Contest: Does Social Strategy Need Content?

C.C. Chapman and Ann Handley

C.C. and Ann, image by John Wall

It’s time for another Zoetica book contest! This time we are giving away five copies of Ann Handley and C.C. Chapman‘s Content Rules to the person who best answers a question posed by Ann, “Can you have a social media strategy without a content strategy?” To answer and win, please comment on the Zoetica site. As with prior contests, to get the conversation started Kami, Julie and yours truly will also endeavor to answer Ann’s question.

The short answer is no, you do not need content to have a social strategy. This assumes a conservative definition of content: The intentional creation of writing, video, imagery and/or audio that is produced for a social community. If you include conversations then yes, you must have content as part of your social strategy.

That doesn’t necessarily mean a social strategy without content is smart. There are different factors that may make an organization lean that way, mostly time and resource capacity issues as well as rigid cultures and governmental regulation. The following two sections demonstrate different social approaches that don’t necessarily include that conservative definition of content, and why content makes them better.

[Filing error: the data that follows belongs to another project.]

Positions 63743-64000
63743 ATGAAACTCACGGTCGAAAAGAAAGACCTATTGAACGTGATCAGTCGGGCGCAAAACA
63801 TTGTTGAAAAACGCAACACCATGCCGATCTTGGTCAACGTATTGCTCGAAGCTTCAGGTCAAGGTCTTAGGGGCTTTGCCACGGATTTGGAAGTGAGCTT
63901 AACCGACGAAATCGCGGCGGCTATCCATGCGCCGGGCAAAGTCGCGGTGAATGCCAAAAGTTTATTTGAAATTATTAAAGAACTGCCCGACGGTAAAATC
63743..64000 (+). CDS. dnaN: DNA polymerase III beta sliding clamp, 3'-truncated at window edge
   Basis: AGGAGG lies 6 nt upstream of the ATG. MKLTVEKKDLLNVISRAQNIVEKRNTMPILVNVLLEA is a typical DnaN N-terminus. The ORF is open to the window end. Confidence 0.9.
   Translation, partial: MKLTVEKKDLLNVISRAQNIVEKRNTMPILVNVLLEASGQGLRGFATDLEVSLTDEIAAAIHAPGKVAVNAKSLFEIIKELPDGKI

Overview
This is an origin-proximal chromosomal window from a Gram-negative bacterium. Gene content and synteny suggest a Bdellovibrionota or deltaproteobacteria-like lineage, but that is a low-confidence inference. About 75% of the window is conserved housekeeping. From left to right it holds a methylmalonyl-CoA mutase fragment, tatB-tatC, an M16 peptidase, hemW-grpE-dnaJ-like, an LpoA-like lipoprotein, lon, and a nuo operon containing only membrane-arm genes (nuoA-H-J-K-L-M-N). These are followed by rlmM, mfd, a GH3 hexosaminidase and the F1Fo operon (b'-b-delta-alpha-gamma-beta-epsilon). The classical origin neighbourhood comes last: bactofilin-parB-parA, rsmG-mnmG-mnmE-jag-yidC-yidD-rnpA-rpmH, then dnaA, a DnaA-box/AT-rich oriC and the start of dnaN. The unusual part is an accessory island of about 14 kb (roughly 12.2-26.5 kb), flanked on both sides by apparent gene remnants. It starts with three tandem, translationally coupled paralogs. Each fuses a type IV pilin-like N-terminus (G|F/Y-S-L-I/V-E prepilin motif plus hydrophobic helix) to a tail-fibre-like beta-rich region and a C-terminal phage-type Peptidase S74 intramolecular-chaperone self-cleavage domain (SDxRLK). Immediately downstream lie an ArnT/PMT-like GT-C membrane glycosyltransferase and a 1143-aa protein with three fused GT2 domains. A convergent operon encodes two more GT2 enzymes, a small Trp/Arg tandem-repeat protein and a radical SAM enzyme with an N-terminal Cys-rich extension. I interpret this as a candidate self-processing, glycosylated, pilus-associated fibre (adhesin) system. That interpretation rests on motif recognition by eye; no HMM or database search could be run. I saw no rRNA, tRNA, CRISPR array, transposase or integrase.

Other Approaches to Social

Chess Board
Image by Sam Howzit

In Welcome to the Fifth Estate, four types approaches or strategies towards social media are outlined. Content is the second approach discussed. An excerpt of the book ran in PR News this May, which highlighted the other three strategies:

1) Participation: This may refer to an individual (often called a social media or community manager) or, in more sophisticated organizations, a team of people whose job is to have conversations with their communities of interest. The primary purposes of their activity are interaction, building trust and developing relationships. Most customer service accounts on Twitter fall into this category.

Participation also is a precursor for success in the other three primary areas of social media strategy. In many ways it’s a two-step of listening and responding—basic, functional and necessary for any kind of dance, and utilitarian enough that you can get away with it for one night.